Tonight we launched Color4aCause.org. Kids color to support relief efforts in Haiti. Make a donation, get a picture. All the proceeds go to my church’s Haiti relief efforts. My church has a partnership with organizations in Haiti going back more than 20 years, so it seemed like a no-brainer to support that relationship.
It’s a crazy idea. But I love it. I love watching my daughter color. I love it when she tells me what she’s drawn. And I love that we can help in such a simple way.
It’s not always easy. I told Lexi about what happened in Haiti and she was concerned for the people who were hurt and was scared that the buildings would keep falling down (once we got past the idea that Haiti was a person). She dove into the coloring but then later got frustrated. She keeps telling me she doesn’t know what to draw or how to draw it, and I keep trying to tell her just to draw—you can’t do it wrong.
When she gets really frustrated she throws up her arms and says “Kids can’t help.” She’s kind of a drama queen. I know she’s having a hard time getting her head around all of this and I’m probably pushing more than I should, but the truth is kids can help. Lexi is helping. It’s her own small way, but she’s helping. She might not get it now, but it doesn’t matter. She’s still helping.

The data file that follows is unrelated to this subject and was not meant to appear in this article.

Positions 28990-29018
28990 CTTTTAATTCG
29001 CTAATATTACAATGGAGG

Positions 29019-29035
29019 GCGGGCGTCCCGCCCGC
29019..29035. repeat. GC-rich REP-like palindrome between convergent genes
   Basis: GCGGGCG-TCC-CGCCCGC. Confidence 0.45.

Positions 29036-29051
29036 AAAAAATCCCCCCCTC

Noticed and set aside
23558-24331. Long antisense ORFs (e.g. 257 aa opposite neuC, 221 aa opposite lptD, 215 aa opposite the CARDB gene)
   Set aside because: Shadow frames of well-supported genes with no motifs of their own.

Coloring for a cause. It’s crazy, but sometimes crazy works.
A friend of mine and his family spent six months in Guatemala finalizing the adoption of their second child. That experience inspired them both artistically and practically:
“It is a land of great beauty, but marred by devastating poverty and instability. Guatemala impacted us spiritually as well as aesthetically. We saw poverty and injustice unmasked. The reality of poverty—that some people cannot provide for their families no matter how hard they work—was overwhelming.”